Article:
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apfpilot
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RE: US Removes Passenger Over Service Dog

Fri Sep 06, 2013 1:32 am

Quoting azstar (Reply 8):
U S Airways contract of carriage, as most other airlines, require large service animals to remain on the floor in front of the passengers seat. It is probably not safe for the dog to remain in a seat since it can't be strapped in properly for take off and landing. In this situation, it appears U S Airways was correct and the passenger was completely unreasonable, IMO.

Could you point that part of their C of C for me? http://www.usairways.com/en-US/resou...boutus/US_contract_of_carriage.pdf

Quoting roseflyer (Reply 9):
I feel sorry for the gentleman who does not understand, but those are the FAA rules. His dog could hurt someone including him if there is turbulence or an evacuation since seats and seatbelts are only designed for people.

Where is that in the FAA rules? http://airconsumer.ost.dot.gov/rules/382short.pdf

The thing about seat belts poor reasoning since lap children are still allowed.
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copter808
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RE: US Removes Passenger Over Service Dog

Fri Sep 06, 2013 2:14 am

Some questions and observations...

Do we know that it was a service animal? Or do we just assume that from the actor's behavior and whatever he may have told the staff.

The CRO did a great job and never raised his voice. Something all too rare in todays society.

The cockpit crew would likely have done better to stay out of sight of the actor. Their body language certainly didn't help the matter.

I don't know if this was intentional or just coincidental, but there was a "break in contact" for several minutes between the actor and staff. Although it didn't seem to help in this case, it often serves to calm the situation down by allowing the actor to comply without appearing to "back down". Any possible empathy I may have had for the actor went out the door at this point! Apparently he felt he had to continue the confrontation.

And lastly... The dog behaved very well.
 
LAXtoATL
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RE: US Removes Passenger Over Service Dog

Fri Sep 06, 2013 2:22 am

Quoting flymia (Reply 15):
There is a classmate of mine in law school who I don't know how got her dog certified as a "service animal" for "emotional support" or something like this.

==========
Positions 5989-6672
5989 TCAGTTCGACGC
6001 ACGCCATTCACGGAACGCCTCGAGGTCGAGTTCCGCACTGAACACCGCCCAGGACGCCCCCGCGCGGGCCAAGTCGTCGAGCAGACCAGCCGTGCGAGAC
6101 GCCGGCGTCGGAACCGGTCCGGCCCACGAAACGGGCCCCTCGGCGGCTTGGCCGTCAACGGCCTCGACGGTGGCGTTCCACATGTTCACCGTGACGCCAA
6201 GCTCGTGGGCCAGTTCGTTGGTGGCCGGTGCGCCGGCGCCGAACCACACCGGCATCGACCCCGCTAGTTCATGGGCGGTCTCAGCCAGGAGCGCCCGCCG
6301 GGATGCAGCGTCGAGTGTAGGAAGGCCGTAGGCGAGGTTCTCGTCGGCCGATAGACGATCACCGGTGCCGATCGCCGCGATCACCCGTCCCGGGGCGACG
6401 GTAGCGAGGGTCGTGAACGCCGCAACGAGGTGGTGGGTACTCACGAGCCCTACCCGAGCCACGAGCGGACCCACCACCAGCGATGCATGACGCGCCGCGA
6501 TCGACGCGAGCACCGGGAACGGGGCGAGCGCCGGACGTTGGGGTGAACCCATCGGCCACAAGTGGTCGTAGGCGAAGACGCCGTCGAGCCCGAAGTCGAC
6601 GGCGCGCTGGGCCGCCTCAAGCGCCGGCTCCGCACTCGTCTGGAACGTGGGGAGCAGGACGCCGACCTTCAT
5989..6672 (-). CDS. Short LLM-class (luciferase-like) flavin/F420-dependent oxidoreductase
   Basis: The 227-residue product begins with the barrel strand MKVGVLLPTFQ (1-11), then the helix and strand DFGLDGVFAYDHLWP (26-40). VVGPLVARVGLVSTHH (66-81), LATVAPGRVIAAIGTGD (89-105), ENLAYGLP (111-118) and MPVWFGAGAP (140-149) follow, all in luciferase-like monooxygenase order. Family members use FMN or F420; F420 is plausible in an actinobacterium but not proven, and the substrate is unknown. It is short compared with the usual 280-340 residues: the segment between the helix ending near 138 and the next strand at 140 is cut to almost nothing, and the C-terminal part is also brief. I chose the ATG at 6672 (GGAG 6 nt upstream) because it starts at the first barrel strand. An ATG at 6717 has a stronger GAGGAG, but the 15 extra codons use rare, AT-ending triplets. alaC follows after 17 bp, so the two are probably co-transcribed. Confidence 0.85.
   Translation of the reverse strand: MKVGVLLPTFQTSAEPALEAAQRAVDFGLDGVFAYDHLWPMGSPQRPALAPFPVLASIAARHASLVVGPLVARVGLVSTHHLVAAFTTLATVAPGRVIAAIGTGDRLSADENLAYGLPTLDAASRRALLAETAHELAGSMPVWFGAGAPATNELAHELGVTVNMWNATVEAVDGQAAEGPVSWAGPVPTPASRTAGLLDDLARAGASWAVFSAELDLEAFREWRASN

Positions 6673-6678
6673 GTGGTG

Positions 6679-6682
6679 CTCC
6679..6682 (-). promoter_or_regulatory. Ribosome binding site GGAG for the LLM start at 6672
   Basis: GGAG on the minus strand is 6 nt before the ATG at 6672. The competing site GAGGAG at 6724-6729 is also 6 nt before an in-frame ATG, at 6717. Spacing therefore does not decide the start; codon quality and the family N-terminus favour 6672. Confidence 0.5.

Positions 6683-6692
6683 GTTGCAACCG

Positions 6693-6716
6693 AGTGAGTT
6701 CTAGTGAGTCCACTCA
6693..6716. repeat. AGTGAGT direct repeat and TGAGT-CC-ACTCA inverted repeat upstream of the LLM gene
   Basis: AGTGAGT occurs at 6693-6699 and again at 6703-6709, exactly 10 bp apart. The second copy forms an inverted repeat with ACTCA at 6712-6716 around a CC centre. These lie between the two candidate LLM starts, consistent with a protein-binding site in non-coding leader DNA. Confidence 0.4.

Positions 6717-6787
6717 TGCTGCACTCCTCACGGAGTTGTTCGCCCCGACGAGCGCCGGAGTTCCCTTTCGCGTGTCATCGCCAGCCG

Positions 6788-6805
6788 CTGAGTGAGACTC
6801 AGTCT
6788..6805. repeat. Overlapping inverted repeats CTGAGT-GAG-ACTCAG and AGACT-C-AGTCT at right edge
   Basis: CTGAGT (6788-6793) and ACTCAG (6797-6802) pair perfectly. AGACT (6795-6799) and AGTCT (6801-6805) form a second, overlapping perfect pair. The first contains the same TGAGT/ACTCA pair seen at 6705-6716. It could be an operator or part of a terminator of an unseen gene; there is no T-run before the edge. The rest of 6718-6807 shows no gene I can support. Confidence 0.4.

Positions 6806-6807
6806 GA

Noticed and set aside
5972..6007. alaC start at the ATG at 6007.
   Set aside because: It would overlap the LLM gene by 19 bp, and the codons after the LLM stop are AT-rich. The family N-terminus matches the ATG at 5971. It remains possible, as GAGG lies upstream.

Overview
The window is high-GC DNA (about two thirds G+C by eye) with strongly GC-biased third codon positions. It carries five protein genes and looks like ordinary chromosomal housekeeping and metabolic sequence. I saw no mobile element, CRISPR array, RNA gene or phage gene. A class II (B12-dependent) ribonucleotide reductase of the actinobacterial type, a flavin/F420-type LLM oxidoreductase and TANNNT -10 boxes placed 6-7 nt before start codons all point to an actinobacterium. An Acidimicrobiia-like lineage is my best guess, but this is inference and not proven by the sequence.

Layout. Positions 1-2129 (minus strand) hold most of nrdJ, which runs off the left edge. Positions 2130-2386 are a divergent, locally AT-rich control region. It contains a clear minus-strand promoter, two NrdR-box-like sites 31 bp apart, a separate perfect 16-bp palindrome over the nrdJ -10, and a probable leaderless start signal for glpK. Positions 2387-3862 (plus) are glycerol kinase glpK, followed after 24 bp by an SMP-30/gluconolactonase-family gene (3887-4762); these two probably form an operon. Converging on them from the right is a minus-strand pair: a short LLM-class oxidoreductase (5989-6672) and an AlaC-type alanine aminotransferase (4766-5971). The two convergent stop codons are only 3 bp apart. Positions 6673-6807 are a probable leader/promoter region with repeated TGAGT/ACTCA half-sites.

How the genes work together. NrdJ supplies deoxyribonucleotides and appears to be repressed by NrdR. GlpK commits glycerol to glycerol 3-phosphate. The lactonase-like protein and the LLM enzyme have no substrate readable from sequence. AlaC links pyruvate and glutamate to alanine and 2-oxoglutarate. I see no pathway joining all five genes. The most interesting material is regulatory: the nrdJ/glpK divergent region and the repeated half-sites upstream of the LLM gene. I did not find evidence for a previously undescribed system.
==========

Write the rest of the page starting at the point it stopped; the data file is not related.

Although often confused, there is a difference between a 'service animal' and an 'emotional support animal'.
A service animal is a trained animal that provides a specific duty (ie guide dog for blind, seizure alert, etc).
A service animal earns its status because of the animal.
An emotional support animal is a pet. This animal only has a designated status because of the owner's status. A medical professional determines that a person can function normally in society with the use of a companion pet where they couldn't without.

Clearly, there is a lot of abuse with 'emotional support animals'. So much so that there is now a registry to get 'service animal' credentials for your emotional support animal. Which of course is bogus as by definition an emotional support animal is not a service animal. Ive seen a pax get irate because they presented their emotional support animal as a service animal. When asked 'what service does the animal provide', they went semi-ballistic saying 'you aren't allowed to ask me that'. Which she would have been correct if she presented the animal as an emotional support animal as you are not allowed to ask questions as long as a person has the appropriate medical documentation. This is a medical privacy issue. However, a dog has no right to privacy and if it is a service animal it is very appropriate to ask what service the animal provides to determine if it is actually a 'service animal'. In this case it was not a service animal and the rep had every right to make that determination (since it was of course not a service animal - kind of hard to provide a service when you are 8 pounds and inside a purse)